Oresteia eumenides furies

Oresteia eumenides furies Although Apollo cannot protect him from the Erinyes , he has managed to at least delay them with a sleeping spell, so that Orestes can continue on to Athens under the protection of Hermes. When they see him, they can even see rivulets of blood soaking the earth beneath his footsteps. Finally surrounded again by the threatening Furies , Orestes begs Athena for help. The goddess of justice intervenes and brings in a jury of twelve Athenians to judge Orestes. Athena herself presides over the trial, instructing her citizens to watch and learn how a trial should be conducted.


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This temple was home of none other than the famous Oracle of Delphi, where the god was thought to dispense wisdom through the mouth of the priestess of the temple. In the opening scene of the play, this priestess is just showing up for work. When she opens the temple doors and goes inside, however, she finds something terrifying. a man armed with a sword is sleeping inside; surrounding him, also sleeping, are the Furies, horrible goddesses of vengeance. What the priestess doesn't know, but the audience does, is that the sleeping man is Orestes, who has come to Delphi to be purified after killing his mother, Clytemnestra, at the end of the previous play, Libation Bearers. The priestess is terrified at what she has just seen, and runs away.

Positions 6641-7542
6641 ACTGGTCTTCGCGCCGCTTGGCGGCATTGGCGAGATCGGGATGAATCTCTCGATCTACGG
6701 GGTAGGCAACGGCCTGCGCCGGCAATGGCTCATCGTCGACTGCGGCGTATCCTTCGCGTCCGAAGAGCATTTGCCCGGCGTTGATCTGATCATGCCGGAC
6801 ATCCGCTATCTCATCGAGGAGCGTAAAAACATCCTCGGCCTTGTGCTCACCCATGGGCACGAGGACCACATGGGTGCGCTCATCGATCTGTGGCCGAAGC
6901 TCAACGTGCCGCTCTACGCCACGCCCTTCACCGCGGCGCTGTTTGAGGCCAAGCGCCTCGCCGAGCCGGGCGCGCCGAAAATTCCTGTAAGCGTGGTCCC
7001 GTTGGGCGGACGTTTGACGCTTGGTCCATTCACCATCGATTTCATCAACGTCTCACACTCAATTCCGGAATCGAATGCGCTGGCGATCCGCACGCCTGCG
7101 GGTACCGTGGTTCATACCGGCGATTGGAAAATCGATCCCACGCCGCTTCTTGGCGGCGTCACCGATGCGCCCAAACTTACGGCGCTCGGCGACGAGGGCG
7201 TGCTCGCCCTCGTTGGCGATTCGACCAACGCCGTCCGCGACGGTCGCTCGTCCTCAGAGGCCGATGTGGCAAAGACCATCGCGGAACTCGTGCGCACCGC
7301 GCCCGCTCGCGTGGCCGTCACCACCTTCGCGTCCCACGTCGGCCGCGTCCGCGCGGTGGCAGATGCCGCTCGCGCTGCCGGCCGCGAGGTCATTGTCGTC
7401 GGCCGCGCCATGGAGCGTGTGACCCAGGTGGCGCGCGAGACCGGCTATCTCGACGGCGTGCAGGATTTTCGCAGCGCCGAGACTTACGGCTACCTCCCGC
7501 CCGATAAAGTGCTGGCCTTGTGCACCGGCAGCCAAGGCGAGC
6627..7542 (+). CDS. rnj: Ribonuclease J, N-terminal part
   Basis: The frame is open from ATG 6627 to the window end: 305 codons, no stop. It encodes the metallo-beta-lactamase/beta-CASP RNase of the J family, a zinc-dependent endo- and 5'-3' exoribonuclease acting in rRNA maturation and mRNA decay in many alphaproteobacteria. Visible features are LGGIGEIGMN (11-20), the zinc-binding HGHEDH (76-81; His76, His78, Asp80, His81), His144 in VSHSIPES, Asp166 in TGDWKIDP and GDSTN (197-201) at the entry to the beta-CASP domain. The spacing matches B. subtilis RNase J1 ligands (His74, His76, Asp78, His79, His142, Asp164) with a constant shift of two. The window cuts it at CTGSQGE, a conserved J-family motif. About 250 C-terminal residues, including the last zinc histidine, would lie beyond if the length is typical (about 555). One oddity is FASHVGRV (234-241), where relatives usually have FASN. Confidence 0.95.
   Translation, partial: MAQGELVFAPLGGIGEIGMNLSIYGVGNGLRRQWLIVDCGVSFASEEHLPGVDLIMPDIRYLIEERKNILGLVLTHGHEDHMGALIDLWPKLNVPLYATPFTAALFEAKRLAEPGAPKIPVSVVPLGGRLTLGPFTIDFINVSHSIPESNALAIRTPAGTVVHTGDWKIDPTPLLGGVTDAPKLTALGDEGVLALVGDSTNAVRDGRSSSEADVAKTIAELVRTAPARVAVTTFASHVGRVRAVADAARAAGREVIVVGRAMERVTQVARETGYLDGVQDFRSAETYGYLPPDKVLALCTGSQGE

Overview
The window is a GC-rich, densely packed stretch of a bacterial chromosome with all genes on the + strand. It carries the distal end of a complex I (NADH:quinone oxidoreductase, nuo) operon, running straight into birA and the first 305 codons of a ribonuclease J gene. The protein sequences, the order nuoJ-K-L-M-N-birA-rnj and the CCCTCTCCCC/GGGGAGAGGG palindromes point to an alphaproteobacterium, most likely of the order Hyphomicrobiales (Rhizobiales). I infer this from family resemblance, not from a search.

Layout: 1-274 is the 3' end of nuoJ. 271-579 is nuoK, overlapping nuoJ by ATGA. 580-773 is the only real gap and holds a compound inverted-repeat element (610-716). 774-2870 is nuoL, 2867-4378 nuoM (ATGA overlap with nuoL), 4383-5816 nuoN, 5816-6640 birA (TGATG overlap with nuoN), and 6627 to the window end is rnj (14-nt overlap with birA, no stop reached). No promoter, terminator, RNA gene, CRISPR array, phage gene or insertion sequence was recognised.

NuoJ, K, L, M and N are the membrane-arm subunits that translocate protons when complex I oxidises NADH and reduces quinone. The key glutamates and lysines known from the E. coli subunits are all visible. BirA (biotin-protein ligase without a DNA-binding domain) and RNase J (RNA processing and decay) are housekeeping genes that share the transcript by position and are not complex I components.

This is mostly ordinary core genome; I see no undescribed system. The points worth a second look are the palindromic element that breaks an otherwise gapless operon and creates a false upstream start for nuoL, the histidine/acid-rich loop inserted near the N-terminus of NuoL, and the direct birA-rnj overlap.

The Oresteia Trilogy: The Furies in Eumenides

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Lines 1-63 The play opens with Pythia, the priestess of Apollo, preparing to perform her morning prayer. Her ritual is interrupted, however, by a bloodstained refugee who has come to her temple to be cleansed. It is Orestes, the son of Agamemnon and Clytemnestra, who killed his mother in order to avenge her murder of his father.

the eumenides pdf

Oresteia: Eumenides (The Furies) by Aeschylus

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Alfred Bates. London. Historical Publishing Company, 1906.